Central and Upper Abdomen

Knowing the location of the central and upper abdominal vessels is a vital key to understanding any abdominal sonogram. The transverse plane images are the most helpful in this regard. The superior mesenteric artery is a major landmark. As you will recall from the initial part of our journey, the SMA is located from eleven to three o’clock in relation to the transverse image of the aorta (ref to FIGURE 6). The general area of the pancreas is anterior to the SMA. The splenic vein and the SMA (coursing posterior to the splenic vein) form the dorsal boundary of the pancreas on the ultrasound image. The splenic artery is usually just cephalad to the pancreas, and occasionally, tortuous loops of the splenic artery may be seen entering in and out of the image of the pancreas. These arterial loops should not be confused with a prominent or dilated main pancreatic duct; when in doubt, confirm their identity with spectral Doppler. The splenic vein should be evaluated in every patient by following it to the right until the portal confluence (PSC) is seen. The portal vein should then be scanned throughout its length including its entry into the liver through the porta hepatis (FIGURE 17).


Figure 16. Longitudinal gray scale image of a prominent superior mesenteric vein. Note the bulbous area posterior to the pancreas where it joins with the splenic vein to form the portal confluence.

Figure 17. Color flow image of the portal vein and the common hepatic artery within the porta hepatis. Note the bifurcation of the main portal vein into the right and left portal veins.


Just a short distance caudal to this central abdominal region, you can see the left renal vein course under the SMA and over the anterior aortic wall. From this image, you can determine the approximate level of the renal hila. Only two major structures normally pass between the SMA and the aorta – the left renal vein and the duodenum.

These two transverse planes, a) the level of the pancreas, SMA, SMV, and splenic vein and b) the aorta, SMA, left renal vein and renal arteries should be evaluated carefully in every patient.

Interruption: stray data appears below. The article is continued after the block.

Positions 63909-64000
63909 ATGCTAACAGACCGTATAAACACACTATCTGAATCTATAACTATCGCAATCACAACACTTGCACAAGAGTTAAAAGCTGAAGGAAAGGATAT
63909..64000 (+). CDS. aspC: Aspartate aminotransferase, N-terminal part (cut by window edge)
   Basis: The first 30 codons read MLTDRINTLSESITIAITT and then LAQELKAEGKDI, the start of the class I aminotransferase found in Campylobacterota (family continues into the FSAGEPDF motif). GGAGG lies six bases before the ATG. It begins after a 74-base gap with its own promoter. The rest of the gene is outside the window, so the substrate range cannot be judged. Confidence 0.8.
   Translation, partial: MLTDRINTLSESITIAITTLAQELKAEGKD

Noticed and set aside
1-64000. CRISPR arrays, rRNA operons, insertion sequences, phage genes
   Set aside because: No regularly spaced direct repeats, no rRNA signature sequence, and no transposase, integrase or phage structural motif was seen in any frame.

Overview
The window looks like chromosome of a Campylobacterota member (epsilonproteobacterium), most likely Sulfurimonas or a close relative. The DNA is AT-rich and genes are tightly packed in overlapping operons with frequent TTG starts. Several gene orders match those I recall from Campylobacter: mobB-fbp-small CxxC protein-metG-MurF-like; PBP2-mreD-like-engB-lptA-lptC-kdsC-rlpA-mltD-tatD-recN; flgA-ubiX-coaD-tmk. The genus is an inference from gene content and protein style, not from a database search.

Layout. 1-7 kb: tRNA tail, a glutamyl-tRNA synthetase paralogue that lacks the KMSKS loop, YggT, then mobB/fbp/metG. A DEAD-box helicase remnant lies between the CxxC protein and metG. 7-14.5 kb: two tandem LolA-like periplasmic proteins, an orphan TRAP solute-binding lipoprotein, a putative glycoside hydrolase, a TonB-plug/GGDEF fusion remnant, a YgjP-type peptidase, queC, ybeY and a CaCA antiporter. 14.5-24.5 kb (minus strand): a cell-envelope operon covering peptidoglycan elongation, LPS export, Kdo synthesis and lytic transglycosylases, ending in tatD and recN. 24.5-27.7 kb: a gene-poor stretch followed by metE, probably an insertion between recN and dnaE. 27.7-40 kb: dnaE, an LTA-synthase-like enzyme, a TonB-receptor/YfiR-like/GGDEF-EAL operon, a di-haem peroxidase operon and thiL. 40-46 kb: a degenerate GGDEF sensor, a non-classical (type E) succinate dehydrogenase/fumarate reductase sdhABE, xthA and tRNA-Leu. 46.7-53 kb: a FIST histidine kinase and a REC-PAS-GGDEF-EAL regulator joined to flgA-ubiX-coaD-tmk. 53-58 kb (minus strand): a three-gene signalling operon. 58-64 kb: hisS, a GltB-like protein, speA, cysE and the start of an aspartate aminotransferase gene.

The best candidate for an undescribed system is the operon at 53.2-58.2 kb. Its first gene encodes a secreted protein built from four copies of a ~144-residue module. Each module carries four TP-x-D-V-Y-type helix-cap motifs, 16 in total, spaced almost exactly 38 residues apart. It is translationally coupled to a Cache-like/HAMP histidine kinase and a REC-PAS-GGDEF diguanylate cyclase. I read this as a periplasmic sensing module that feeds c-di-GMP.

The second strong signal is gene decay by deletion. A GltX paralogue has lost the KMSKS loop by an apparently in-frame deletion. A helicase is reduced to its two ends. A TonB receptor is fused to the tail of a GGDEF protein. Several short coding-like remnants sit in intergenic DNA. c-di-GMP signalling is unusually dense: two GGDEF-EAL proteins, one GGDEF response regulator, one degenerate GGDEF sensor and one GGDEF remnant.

There are several common anatomic variations in this region which call for very careful examination of the superior mesenteric artery and the hepatic artery. The most common aberrancy is the so-called replaced right hepatic artery, which originates from the SMA and then courses posterior, instead of anterior, to the portal vein (FIGURE 18 A, B). This variant is found in up to 17% of the population 10. Also of note, the common hepatic artery can arise from the SMA (2% to 3% of cases) or from the aorta (1% to 2% of cases) rather than the celiac trunk. A very uncommon finding (less than 1% of the population) is a shared origin of the celiac artery and the SMA from the aorta 3,4. This common trunk is termed a celiacomesenteric artery.


Figure 18. Transverse gray scale images demonstrating an aberrant hepatic artery. (A) The common hepatic artery originates from the SMA and courses toward the liver on the patient’s right side. (B) Slightly more cephalad, there is only a splenic artery branching from the celiac artery. No common hepatic artery is seen at this level.


The Liver Anatomy

There are many different descriptions of liver anatomy in the literature depending on the approach of the anatomist. Historically, liver anatomy was described by its gross anatomic appearance. More recent classifications utilize a functional approach, basing anatomic description on vascular supply. The explanation which follows is a simplified approach, one which will help you identify basic liver anatomy based on its major arterial and venous circulation. Once mastered, the more complex divisions can then be pursued if desired.

There are two general, and very helpful, rules to keep in mind: 1) hepatic veins are boundary formers; that is, they describe the boundaries of the hepatic lobes and segments, and 2) portal veins are not boundary formers (with one exception); rather, they are located within the lobes and segments.